Hollywood nightclub owner Eddie Nash and his bodyguard were acquitted of murder late Thursday, a resounding defeat for prosecutors who have tried for a decade to resolve the “Laurel Canyon murders"--killings that came to symbolize fast California lifestyle gone awry.
Nash, 61, slapped both hands on his desk and smiled broadly, showing emotion for the first time in his long ordeal, as the jury cleared the way for his departure from jail for the first time in more than two years. His co-defendant, Gregory Diles, smiled and hugged his attorneys.
“There just wasn’t enough evidence to convict them,” juror Bobbi Scoville, 42, a Hawthorne air traffic controller, said afterward. “The only thing that bothers me (about the verdict) is that I don’t know if there will ever be a final settlement of this case. I’m afraid the only people who will ever know who killed those people are the murderers.”
Prosecutors Dale Davidson and Carol Najera of the Los Angeles district attorney’s office, who were trying the two men for the second time after a mistrial last year, left the courtroom without speaking. Last year, jurors voted 11 to 1 for convicting Nash and 10 to 2 for acquitting Diles.
“We’re obviously disappointed in the verdicts,” said Sandi Gibbons, a district attorney’s spokeswoman. “However, a jury has decided the case.”
The four July 1, 1981, bludgeoning murders took place in what was described as a “drug den” on Wonderland Avenue, a few blocks from a house owned by then-Gov. Edmund G. (Jerry) Brown Jr. The victims were two women and two men who were heavily associated with drugs. The prosecution described three of the victims as “penny-ante crooks.” A fifth woman survived but was unable to testify because of her injuries.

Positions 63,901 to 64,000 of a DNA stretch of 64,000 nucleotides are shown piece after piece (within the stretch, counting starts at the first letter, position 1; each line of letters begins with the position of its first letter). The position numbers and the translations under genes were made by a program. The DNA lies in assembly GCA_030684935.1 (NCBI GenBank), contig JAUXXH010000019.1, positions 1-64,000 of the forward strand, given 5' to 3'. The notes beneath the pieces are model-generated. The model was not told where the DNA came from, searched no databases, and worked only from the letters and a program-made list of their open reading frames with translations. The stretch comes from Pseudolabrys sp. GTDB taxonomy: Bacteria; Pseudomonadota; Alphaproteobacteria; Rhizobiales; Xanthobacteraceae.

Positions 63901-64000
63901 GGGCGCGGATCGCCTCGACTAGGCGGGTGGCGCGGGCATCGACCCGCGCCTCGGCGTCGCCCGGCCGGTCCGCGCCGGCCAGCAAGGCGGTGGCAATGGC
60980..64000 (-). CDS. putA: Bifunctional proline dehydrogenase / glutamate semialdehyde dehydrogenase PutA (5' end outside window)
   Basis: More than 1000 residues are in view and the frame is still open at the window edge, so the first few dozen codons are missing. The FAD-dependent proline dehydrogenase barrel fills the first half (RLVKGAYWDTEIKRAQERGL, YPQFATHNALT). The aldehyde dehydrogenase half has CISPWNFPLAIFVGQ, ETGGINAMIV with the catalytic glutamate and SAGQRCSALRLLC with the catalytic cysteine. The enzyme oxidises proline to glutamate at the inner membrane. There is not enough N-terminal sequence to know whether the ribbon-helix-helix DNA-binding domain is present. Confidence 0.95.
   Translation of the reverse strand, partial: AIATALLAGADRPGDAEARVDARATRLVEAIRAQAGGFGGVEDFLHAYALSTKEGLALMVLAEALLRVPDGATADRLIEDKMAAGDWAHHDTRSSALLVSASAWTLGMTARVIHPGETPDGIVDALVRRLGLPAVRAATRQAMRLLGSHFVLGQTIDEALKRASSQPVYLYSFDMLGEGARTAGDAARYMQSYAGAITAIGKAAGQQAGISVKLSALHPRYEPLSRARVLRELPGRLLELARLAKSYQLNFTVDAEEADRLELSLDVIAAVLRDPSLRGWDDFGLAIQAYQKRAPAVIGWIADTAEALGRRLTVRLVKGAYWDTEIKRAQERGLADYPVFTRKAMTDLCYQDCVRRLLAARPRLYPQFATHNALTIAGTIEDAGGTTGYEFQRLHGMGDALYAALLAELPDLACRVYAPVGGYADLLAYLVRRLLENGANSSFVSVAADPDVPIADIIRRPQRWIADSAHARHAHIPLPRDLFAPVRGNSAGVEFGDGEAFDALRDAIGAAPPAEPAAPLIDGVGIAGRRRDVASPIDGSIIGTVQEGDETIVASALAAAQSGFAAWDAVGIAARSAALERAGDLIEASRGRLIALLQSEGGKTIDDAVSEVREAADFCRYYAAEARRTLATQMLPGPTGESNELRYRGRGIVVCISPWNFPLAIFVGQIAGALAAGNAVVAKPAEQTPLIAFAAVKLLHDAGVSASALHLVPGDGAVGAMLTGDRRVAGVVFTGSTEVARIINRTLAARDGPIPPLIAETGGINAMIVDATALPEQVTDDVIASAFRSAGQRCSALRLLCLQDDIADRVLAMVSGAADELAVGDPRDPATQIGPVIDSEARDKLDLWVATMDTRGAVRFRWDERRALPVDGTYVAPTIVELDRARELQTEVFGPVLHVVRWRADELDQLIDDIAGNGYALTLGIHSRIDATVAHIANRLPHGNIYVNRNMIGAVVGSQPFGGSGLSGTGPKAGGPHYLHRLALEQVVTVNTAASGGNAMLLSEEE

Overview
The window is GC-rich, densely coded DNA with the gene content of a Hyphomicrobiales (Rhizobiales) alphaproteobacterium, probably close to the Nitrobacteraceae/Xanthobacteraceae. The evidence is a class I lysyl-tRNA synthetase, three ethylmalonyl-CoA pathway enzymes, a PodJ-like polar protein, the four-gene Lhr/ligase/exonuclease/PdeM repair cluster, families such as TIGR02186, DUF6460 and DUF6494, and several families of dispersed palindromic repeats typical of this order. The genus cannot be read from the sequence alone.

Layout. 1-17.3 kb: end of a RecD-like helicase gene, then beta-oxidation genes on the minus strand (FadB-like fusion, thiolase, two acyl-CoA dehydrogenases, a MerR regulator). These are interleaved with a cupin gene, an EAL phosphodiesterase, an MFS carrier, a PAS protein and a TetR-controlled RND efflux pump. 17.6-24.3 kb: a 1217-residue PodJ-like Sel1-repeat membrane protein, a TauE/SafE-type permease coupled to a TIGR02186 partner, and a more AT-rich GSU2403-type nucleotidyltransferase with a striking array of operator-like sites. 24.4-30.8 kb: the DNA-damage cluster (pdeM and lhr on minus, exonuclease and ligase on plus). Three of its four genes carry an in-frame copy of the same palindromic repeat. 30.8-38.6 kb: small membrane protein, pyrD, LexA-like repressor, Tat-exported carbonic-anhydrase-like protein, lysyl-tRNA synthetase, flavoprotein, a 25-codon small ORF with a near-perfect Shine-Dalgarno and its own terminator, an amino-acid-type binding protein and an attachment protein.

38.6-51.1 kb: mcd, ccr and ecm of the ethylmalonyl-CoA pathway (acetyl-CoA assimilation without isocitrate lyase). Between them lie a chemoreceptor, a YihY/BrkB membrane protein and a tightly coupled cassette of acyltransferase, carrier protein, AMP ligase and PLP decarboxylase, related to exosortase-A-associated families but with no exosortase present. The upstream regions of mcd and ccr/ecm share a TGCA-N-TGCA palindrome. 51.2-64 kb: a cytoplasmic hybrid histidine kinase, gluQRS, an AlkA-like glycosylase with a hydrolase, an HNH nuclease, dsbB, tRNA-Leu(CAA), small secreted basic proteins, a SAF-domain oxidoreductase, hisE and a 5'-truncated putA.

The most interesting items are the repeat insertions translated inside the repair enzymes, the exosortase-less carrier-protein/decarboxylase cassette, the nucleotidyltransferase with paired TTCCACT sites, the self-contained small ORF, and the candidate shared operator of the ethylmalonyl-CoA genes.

This trial was the third in the case. The first, in 1982, resulted in the acquittal of John C. Holmes, then the nation’s premier pornographic film star. Nash and Diles were charged after prosecutors said new evidence came to light in 1988. The star witness, Scott Thorsen, was a former lover of Liberace who had his face made over to resemble that of the late pianist.
The three trials exposed the seamy underside of Hollywood as few other courtroom dramas ever have. The accused included Holmes, Diles, a 300-pound bouncer and bodyguard, who lost over 100 pounds in jail, and Nash. Nash, whose birth name is Adel Nasrallah, was an owner of striptease joints and Hollywood nightclubs. He spent more than two years in jail in the mid-1980s on narcotics charges.
“From the bottom of my heart, I don’t think either one of these people had anything to do with these murders,” said Michael M. Crain. He and Richard Lasting were court-appointed attorneys for Diles.
Edward Rucker, who with attorney Bradley Brunon represented Nash, congratulated the jury as they filed out of the courtroom.
He gave credit for the acquittal to conscientious jurors who he said were able to set aside Nash’s lifestyle and criminal record in making their decision.
All four attorneys had put on an unusual defense in the case in which they in essence accused another man, a convicted narcotics dealer named Paul Kelly who is now in state prison. They argued that Kelly had been sent out to murder the four as part of a complicated plot involving revenge for drug deals gone sour. Kelly was called to the courtroom outside the presence of the jury, but took the 5th Amendment instead of testifying.